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The conspiracy against tolerance

Published:Sunday | October 3, 2010 | 12:00 AM

Ian Boyne, Contributor

There is a conspiracy against tolerance. Ironically, that conspiracy is often waged in the name of tolerance. Political correctness now threatens free speech. Bigots now masquerade as compassionate liberals inveighing against 'hate speech', 'intolerance' and 'bigotry'.

People now talk about the emotional stress and harm which can be done to individuals if you publicly criticise their beliefs or lifestyle. In Scandinavia, you are not free to attack homosexuality or call it an abomination, as the Bible does. In Germany, you can be arrested for denying the Holocaust. Liberal democratic societies are becoming increasingly illiberal under the guise of progressive enlightenment.

A tolerant society means nothing if we all agree. If we all have the same philosophical and political views, if we all see eye to eye, what need is there for tolerance? Tolerance only becomes necessary when we disagree; when we have a pluralistic society. If, increasingly, we succumb to the notion that unless we accept each other's lifestyle or philosophical or theological positions, we are intolerant, then we're making nonsense of the notion of a liberal democratic society. That narrow-minded Christian idiot who created a storm internationally over his intention to burn the Quran should be harshly criticised for his stupidity and, indeed, gross insensitivity, but his right to burn the Quran should be vigorously defended.

bigots have rights too!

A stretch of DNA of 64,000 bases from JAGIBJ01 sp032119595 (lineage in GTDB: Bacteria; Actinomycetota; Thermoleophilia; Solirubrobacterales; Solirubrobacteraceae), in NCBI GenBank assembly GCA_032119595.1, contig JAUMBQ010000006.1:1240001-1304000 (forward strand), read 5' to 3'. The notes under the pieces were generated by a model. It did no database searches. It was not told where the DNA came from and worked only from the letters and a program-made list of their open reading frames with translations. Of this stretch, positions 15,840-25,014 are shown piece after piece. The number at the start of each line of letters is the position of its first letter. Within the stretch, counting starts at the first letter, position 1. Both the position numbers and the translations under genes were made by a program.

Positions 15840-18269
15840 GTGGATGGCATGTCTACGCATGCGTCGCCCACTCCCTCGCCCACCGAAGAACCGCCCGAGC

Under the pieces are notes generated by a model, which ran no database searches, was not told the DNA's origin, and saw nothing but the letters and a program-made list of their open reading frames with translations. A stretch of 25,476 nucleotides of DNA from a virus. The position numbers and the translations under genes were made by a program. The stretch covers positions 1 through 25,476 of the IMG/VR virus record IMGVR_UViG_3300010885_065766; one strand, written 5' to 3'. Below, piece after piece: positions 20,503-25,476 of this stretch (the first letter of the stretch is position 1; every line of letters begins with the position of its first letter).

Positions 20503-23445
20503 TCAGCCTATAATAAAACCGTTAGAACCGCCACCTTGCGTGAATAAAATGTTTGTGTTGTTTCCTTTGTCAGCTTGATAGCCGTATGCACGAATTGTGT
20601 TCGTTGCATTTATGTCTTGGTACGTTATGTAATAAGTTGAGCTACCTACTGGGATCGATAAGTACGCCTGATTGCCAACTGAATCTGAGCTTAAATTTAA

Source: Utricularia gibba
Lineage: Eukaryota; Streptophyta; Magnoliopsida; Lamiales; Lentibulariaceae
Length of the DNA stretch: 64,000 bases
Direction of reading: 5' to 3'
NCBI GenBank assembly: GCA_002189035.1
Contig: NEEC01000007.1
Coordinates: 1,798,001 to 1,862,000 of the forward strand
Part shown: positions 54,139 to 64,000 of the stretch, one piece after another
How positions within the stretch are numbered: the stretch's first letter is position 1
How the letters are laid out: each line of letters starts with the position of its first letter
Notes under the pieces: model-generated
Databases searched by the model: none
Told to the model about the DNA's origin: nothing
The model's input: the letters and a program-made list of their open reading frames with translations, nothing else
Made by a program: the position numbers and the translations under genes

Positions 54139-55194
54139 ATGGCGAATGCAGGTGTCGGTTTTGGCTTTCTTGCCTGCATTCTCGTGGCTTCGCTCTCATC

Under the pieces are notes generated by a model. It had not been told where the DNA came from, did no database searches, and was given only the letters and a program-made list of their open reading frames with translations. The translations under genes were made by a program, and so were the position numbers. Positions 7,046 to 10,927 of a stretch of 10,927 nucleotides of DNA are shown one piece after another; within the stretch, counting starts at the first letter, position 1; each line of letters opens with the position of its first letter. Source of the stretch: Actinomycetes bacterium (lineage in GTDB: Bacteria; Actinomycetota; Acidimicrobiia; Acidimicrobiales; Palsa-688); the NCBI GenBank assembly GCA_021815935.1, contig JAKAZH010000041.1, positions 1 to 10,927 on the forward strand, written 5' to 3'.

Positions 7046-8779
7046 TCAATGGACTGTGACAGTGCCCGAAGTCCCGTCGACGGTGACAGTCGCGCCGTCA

We should not have to fear that Muslims were going to burn our churches, kill innocent women and children and blow up malls just because one Christian fundamentalist fool burnt a Quran.

That is the bigot's right. In a liberal democratic society, people must have the right to be wrong, as long as that wrong does not palpably harm anyone. The problem is, harm is being used so loosely today as to include a wide variety of psychological and emotional harm. It's a slippery slope which portends ill for democratic life.

If people in this 21st century still hold to the view that black people are intellectually inferior to whites, or even that they are sub-human and are not deserving of human rights, then I have no problem in their having the right to publish their views. I am not threatened by their publishing those views. There is no objective harm that is caused to me. There are people who do, indeed, think all kinds of awful and uncomplimentary things about me, and some even write them in this newspaper, but I believe they have a right to their views and that the editor did no wrong in publishing them. Some of those views might, of course, make me uncomfortable and could, indeed, cause me stress. But as long as they are not libellous or slanderous by law, dealing with the emotional stress is not a problem. That's a price we should be willing to pay for freedom - "freedom for the thoughts we hate", as one famous United States Supreme Court justice once put it.

Some Muslim nations tried to get a resolution at the United Nations passed which would prohibit certain kinds of criticisms of religion because of the harm it could do. Fortunately, some people realised the ruse and, even though human rights language was being exploited for the canard, it was opposed. But others are getting away with their intolerance under the mask of protecting certain groups from discrimination, stigmatisation and emotional hurt.

spurning philosophy

Years ago, the eminent philosopher Karl Popper wrote his monumental The Open Society and Its Enemies volumes. It was an eloquent defence of tolerance, pluralism and fallibilism against their contrarians. But a society which has spurned philosophy is likely to sink deeper and deeper into political correctness and illiberal notions of tolerance.